Inhalation injury is a complex syndrome and many factors determine its severity. It is present in 10% of cases presenting to burn units and can elevate the mortality rate as much as 20% above expectations, based on surface burns and patient demographics.1 Inhalation injury should be viewed as a combination injury: There are distinct and disparate mechanisms for its various effects. A high index of suspicion should be maintained for the presence of inhalation injury, and, although there are no individually sensitive and specific findings for this condition, there are common signs (see Table).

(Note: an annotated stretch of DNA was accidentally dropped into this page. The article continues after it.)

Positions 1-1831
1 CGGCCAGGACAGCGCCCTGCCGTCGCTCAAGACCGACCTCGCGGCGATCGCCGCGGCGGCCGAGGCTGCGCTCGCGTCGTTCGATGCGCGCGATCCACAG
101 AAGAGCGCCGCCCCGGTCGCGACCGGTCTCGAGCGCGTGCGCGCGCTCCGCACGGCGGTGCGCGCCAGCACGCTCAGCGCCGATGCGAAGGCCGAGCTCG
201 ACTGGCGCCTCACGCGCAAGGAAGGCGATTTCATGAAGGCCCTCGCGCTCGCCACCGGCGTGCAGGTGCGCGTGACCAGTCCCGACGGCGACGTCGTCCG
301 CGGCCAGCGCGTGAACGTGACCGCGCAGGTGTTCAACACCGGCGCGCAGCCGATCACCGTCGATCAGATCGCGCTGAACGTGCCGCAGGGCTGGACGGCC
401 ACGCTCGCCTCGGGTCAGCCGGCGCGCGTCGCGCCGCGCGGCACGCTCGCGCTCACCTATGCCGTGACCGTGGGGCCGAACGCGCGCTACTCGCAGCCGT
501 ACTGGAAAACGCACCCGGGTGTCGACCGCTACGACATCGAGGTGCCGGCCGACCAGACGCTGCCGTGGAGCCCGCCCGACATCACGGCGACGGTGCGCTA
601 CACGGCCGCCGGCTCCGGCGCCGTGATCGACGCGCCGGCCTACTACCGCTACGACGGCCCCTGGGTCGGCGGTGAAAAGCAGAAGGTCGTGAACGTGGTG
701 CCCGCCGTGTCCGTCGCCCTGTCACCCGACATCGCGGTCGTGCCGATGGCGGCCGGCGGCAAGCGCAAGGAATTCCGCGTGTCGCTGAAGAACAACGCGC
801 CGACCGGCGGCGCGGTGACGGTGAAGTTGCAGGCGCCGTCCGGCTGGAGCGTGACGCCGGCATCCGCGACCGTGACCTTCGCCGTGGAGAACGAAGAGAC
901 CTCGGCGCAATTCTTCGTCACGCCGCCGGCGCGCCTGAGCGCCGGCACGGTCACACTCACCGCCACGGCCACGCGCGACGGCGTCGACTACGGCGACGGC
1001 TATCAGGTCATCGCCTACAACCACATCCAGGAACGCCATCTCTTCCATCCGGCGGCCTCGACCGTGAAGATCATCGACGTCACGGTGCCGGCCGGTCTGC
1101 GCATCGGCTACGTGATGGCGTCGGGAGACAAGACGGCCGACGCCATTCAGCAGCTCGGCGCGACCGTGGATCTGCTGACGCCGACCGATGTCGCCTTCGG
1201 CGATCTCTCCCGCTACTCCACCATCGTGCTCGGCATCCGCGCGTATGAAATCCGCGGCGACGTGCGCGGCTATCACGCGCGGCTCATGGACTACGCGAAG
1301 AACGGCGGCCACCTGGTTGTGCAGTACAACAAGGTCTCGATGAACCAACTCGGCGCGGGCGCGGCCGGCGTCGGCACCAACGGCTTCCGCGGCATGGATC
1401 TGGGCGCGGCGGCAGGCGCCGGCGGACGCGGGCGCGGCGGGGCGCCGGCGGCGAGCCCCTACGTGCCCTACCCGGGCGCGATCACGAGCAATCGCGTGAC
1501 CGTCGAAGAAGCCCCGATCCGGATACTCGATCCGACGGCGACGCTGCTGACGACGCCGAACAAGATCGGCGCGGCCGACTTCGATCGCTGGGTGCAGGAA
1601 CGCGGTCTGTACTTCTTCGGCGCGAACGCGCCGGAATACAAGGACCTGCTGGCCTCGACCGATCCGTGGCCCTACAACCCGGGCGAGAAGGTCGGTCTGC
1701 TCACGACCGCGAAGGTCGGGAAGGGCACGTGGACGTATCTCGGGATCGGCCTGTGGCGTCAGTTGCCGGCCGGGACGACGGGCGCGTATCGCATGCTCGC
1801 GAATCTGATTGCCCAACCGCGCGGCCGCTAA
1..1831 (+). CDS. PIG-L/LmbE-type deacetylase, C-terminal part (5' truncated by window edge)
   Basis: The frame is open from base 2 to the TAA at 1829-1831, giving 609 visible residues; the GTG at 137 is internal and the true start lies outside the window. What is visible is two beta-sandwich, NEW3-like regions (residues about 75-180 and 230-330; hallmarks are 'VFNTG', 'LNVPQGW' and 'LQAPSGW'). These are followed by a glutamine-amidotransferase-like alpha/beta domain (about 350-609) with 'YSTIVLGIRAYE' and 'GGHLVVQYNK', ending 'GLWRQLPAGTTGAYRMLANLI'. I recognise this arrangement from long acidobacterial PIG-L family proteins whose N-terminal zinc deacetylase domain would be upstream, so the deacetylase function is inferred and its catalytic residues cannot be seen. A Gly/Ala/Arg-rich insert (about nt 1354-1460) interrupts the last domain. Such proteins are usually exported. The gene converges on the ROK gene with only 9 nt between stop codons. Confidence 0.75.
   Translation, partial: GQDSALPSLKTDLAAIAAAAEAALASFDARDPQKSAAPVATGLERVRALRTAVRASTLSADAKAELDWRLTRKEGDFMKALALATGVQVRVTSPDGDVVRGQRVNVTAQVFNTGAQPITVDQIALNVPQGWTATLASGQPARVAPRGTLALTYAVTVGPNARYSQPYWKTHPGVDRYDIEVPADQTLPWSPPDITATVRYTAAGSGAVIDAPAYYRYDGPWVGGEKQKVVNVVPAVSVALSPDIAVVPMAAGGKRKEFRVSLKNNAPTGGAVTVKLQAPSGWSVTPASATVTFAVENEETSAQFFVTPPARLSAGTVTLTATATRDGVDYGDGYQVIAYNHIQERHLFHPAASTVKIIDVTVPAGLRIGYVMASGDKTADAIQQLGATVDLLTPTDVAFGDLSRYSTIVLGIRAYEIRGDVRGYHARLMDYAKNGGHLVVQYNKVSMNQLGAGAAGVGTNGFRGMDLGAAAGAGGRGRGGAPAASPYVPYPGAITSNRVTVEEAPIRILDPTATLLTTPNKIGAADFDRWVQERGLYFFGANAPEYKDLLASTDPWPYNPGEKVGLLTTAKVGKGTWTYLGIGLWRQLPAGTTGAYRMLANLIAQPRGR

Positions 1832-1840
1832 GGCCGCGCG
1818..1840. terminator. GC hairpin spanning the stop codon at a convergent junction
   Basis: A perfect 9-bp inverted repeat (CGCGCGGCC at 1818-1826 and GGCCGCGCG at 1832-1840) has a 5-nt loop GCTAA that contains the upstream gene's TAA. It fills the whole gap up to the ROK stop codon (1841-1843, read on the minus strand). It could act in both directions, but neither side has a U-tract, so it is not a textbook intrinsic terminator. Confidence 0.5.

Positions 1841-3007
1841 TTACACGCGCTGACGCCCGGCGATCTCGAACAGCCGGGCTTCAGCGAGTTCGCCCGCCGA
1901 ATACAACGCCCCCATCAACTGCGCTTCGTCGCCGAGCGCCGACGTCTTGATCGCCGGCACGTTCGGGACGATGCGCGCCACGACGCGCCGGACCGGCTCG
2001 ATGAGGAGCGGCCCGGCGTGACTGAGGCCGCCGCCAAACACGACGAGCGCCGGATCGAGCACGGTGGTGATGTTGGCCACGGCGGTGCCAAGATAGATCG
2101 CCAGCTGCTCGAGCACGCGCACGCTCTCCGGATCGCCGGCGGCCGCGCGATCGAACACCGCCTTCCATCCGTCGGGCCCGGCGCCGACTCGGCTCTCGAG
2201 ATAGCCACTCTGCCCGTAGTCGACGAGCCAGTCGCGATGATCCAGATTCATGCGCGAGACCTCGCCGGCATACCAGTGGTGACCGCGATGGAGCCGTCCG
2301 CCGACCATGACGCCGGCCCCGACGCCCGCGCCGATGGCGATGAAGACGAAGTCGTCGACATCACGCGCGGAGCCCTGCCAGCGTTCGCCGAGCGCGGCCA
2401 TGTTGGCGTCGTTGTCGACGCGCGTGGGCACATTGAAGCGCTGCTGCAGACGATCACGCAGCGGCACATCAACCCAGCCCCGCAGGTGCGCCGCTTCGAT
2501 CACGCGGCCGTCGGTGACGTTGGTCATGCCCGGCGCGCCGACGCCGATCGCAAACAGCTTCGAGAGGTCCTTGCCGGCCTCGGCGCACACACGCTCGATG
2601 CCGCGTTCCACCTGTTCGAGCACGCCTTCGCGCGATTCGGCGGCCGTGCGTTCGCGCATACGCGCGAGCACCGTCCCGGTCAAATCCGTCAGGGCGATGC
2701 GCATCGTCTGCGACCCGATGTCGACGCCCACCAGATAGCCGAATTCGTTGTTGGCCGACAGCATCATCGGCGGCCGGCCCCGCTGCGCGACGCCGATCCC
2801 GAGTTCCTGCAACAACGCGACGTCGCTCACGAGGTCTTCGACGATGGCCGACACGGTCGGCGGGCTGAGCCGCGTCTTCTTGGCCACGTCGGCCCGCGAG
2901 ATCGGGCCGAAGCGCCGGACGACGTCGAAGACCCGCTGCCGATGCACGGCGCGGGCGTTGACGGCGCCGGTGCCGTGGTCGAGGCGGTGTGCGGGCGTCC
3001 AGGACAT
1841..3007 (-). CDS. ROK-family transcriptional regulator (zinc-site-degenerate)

Inhalation injuries can be divided into three categories based on the anatomical structures affected: upper airway injuries, major airway (tracheobronchial injuries), and parenchymal injuries. The latter also includes damage to the distal airways. More than one area can be affected in a particular patient, and the presentation can vary significantly depending on the location or degree of injury present. The upper airway features of inhalation injury are usually a result of exposure to heated gases rather than smoke per se, but the subglottic effects are due to the chemical effects of the toxic components of smoke (formaldehyde, acrolein, ammonia, sulfur dioxide, hydrogen chloride, phosgene, hydrogen sulfide, hydrogen fluoride, organic nitriles, nitrogen dioxide, and particulate matter are common examples2) rather than being a result of direct thermal injury.3 Possible exceptions are patients who are exposed to superheated steam rather than the products of common combustion.4